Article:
MANILA, Aug. 8 — The Supreme Court (SC) denied the motion for reconsideration filed by groups of martial law victims seeking to reverse the ruling on the burial of the remains of former President Ferdinand Marcos at the Libingan ng mga Bayani (LNMB) in Taguig City.
SC spokesman Theodore Te announced the directive was issued following Tuesday’s regular en banc session of the magistrates.
“The Court, voting 10-5 denied the motions for reconsideration filed by petitioners of the Courts decisions dated November 8, 2016,” Te told reporters during the press briefing on Tuesday afternoon.
The SC dismissed appeals filed by the groups of former Bayan Muna party-list Rep. Satur Ocampo and Albay Rep. Edcel Lagman, which sought the exhumation of the late strongman’s remains for lack of merit.
SC Justice Diosdado Peralta is the ponente to the case while concurring were Associate Justices Presbitero Velasco Jr., Teresita Leonardo- De Castro, Lucas Bersamin, Mariano Del Castillo, Jose Mendoza, Estela Perlas – Bernabe, Samuel Martires, Noel Tijam and Andres Reyes Jr.
The five justices who dissented were Chief Justice Maria Lourder Sereno, Senior Associate Justice Antonio Carpio, Associate Justices Marvic Leonen, Francis Jardeleza and Alfredo Benjamin Caguioa.
The High Court has consolidated the seven petitions filed by groups of martial law victims, led by former Bayan Muna party-list Rep. Satur Ocampo, Albay Rep. Edcel Lagman and former Commission on Human Rights chair Etta Rosales, a group led by former Senator Heherson Alvarez, a group of University of the Philippines students, former Autonomous Region of Muslim Mindanao human rights chair Algamar Latiph, and Senator Leila De Lima.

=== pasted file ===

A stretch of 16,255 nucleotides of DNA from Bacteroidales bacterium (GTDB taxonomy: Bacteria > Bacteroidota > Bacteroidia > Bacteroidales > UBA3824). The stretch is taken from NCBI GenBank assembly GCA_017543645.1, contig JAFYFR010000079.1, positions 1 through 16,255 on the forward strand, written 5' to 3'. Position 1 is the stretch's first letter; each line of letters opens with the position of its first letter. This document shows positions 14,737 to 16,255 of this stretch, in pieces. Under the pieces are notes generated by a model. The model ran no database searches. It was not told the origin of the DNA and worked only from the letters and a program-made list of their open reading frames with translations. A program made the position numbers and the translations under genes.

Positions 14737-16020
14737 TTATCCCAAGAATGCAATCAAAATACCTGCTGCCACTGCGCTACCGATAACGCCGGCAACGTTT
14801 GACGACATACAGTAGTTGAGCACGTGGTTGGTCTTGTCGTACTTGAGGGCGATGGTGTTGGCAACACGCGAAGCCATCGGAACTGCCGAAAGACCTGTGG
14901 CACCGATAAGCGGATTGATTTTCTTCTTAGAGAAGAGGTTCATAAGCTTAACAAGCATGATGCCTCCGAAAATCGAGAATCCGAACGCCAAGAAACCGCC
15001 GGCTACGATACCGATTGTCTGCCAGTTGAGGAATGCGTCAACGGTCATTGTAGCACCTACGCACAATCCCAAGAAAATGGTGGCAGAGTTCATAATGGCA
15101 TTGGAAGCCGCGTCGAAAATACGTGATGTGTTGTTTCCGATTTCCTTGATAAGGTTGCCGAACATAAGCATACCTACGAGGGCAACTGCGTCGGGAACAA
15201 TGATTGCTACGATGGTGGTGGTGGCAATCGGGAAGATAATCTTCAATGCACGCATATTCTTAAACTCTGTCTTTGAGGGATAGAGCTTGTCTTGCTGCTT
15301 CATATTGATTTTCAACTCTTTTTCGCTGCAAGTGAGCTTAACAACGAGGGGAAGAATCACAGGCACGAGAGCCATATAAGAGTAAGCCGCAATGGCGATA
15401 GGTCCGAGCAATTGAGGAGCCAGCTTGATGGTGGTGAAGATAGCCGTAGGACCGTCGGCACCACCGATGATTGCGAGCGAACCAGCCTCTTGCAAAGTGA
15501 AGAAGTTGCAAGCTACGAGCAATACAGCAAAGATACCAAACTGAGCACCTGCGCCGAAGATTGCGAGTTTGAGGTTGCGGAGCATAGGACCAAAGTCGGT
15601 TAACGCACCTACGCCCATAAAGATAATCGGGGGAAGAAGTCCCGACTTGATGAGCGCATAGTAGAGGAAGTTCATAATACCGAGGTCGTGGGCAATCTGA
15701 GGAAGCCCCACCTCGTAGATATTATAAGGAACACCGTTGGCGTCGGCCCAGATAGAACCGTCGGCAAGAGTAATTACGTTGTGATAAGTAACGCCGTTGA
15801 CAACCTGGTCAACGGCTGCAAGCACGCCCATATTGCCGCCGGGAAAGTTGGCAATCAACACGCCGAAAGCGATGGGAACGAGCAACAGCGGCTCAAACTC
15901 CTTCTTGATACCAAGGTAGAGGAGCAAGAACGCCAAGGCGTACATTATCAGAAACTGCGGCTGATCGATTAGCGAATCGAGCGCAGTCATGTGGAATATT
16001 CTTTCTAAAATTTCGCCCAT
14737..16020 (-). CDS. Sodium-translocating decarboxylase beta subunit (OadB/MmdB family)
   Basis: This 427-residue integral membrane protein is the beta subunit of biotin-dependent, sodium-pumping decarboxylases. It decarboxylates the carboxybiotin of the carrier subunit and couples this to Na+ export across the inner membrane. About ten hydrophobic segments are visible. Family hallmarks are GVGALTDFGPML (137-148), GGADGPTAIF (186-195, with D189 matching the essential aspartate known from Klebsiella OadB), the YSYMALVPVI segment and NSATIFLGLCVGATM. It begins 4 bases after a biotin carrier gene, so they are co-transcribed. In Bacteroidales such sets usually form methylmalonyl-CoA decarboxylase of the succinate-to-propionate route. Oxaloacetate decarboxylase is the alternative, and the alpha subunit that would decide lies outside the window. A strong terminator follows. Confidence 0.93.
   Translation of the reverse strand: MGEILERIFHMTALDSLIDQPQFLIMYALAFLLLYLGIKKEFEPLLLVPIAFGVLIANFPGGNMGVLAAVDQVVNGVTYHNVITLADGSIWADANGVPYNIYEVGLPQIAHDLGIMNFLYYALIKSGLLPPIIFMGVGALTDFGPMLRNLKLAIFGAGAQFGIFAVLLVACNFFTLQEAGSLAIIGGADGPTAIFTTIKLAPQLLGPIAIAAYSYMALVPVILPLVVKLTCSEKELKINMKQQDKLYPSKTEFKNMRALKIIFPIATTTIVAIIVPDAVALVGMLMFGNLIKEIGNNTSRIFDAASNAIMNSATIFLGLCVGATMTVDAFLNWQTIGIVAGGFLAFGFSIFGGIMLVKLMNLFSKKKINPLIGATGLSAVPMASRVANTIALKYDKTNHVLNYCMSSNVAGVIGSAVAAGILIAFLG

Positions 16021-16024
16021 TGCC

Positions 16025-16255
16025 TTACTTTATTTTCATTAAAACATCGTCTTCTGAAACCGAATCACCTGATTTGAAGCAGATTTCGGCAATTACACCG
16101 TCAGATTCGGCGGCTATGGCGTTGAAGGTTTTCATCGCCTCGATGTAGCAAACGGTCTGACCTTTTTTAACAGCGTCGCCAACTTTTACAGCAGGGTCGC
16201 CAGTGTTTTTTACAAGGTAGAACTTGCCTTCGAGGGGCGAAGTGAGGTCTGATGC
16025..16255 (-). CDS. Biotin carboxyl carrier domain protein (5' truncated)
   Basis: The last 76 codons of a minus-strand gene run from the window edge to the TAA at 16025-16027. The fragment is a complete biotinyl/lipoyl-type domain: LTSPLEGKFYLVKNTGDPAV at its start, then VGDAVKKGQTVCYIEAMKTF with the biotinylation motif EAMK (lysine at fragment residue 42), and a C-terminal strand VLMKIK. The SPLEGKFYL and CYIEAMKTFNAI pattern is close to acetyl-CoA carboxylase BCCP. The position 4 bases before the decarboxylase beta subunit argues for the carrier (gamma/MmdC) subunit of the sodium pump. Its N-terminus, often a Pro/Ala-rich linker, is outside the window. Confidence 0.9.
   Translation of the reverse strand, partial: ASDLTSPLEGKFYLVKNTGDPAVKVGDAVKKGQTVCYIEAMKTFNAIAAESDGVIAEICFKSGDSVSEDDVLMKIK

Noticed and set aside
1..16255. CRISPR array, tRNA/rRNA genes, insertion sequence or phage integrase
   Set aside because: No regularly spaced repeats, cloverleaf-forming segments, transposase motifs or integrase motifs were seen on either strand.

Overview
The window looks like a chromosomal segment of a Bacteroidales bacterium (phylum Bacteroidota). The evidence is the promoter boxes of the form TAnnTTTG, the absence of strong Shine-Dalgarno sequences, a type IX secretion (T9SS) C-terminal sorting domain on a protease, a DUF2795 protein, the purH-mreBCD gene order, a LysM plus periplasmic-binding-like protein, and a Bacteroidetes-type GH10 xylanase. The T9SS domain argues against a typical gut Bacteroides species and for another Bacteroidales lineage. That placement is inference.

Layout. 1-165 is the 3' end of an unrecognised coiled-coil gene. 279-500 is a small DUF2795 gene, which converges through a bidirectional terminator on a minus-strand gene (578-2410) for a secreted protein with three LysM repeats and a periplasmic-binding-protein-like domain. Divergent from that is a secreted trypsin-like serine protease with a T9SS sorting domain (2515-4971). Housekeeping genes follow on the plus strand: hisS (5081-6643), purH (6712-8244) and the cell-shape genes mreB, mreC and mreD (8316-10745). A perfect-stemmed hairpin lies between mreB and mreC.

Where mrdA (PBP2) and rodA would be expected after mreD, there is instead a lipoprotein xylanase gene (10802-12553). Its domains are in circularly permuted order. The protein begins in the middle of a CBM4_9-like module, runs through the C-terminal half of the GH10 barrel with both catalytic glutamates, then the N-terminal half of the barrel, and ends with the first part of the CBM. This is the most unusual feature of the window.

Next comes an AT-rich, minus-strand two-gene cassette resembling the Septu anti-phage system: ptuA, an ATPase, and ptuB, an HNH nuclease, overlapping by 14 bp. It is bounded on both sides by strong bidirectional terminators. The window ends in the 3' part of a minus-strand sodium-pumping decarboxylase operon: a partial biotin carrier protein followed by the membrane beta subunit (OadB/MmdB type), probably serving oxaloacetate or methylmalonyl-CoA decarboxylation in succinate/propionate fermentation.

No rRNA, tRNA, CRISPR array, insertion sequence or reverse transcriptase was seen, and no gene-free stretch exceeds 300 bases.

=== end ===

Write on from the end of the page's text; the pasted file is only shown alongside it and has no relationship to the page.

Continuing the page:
The petitioners argued that the planned burial of the late dictator was “illegal and contrary to law, public policy, morals and justice.”
They claimed that allowing the burial of the former leader would violate Republic Act No. 289 (law regulating the Libingan ng mga Bayani) and R.A. 10368 (Human Rights Victims Reparation and Recognition Act) and also argued that the burial would also violate constitutional provision on state policies.
The respondents to the petitions namely Executive Secretary Salvador Medialdea, Defense Secretary Delfin Lorenzana, Armed Forces of the Philippines (AFP) and Marcos heirs Ilocos Norte Governor Imee Marcos, former Senator Ferdinand “Bongbong” Marcos, and Ilocos Norte Representative Imelda Marcos.
Last Nov. 22, Te said that the magistrates decided to reset their deliberations on the pending pleadings on urgent motion for exhumation filed by Lagman and the contempt of court petition filed by Ocampo against the respondents Defense Secretary Delfin Lorenzana, Armed Forces Chief of Staff Ricardo Visaya and Rear Admiral Ernesto Enriquez, Deputy Chief of Staff for Reservist and Retiree affairs on Tuesday.
When the SC released the ruling allowing the burial last Nov. 8, Lagman and Ocampo filed urgent motions seeking to temporarily suspend the Marcos burial until the decision becomes final and executory.
They asked the high court to re-issue the status quo ante order, which was lifted in the SC decision, in order not to render moot the motion for reconsideration of the court decision that they intended to file.
The burial of Marcos proceeded last Nov. 18 as Te earlier said there is no existing order from the high court disallowing the Marcos funeral at the LNMB since it lifted the status quo ante order (SQA) in its ruling earlier this month.
The burial of Marcos on Nov. 18 last year came 23 years after Marcos’ remains returned to the country from Hawaii where he died in exile in 1989 after the historic EDSA People Power revolution in 1986 that toppled him from power.
Earlier, Solicitor General Jose Calida said there was nothing illegal in allowing the Marcos family to proceed with the interment at LNMB after the SC has given a go-signal in its decision last November 8.
Calida, who defended President Duterte’s position during the oral arguments, said the SC decision had also vindicated the President’s call for unity and national healing.